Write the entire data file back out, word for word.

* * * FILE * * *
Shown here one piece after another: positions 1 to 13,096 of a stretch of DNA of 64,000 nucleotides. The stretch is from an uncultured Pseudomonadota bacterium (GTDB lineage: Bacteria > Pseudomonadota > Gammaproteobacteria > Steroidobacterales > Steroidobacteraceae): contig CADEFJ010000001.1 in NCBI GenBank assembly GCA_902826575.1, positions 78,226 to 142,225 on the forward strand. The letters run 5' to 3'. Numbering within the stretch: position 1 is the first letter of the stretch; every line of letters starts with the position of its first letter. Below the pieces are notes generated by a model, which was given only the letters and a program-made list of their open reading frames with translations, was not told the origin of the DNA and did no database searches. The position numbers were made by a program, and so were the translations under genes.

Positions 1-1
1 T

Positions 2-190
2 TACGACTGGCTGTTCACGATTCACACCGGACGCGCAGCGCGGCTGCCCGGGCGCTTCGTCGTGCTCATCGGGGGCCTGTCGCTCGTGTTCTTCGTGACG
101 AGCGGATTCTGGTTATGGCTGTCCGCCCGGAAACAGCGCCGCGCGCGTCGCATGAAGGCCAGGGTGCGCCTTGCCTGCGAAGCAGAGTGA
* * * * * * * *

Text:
Shown here one piece after another: positions 1 to 13,096 of a stretch of DNA of 64,000 nucleotides. The stretch is from an uncultured Pseudomonadota bacterium (GTDB lineage: Bacteria > Pseudomonadota > Gammaproteobacteria > Steroidobacterales > Steroidobacteraceae): contig CADEFJ010000001.1 in NCBI GenBank assembly GCA_902826575.1, positions 78,226 to 142,225 on the forward strand. The letters run 5' to 3'. Numbering within the stretch: position 1 is the first letter of the stretch; every line of letters starts with the position of its first letter. Below the pieces are notes generated by a model, which was given only the letters and a program-made list of their open reading frames with translations, was not told the origin of the DNA and did no database searches. The position numbers were made by a program, and so were the translations under genes.

Positions 1-1
1 T

Positions 2-190
2 TACGACTGGCTGTTCACGATTCACACCGGACGCGCAGCGCGGCTGCCCGGGCGCTTCGTCGTGCTCATCGGGGGCCTGTCGCTCGTGTTCTTCGTGACG
101 AGCGGATTCTGGTTATGGCTGTCCGCCCGGAAACAGCGCCGCGCGCGTCGCATGAAGGCCAGGGTGCGCCTTGCCTGCGAAGCAGAGTGA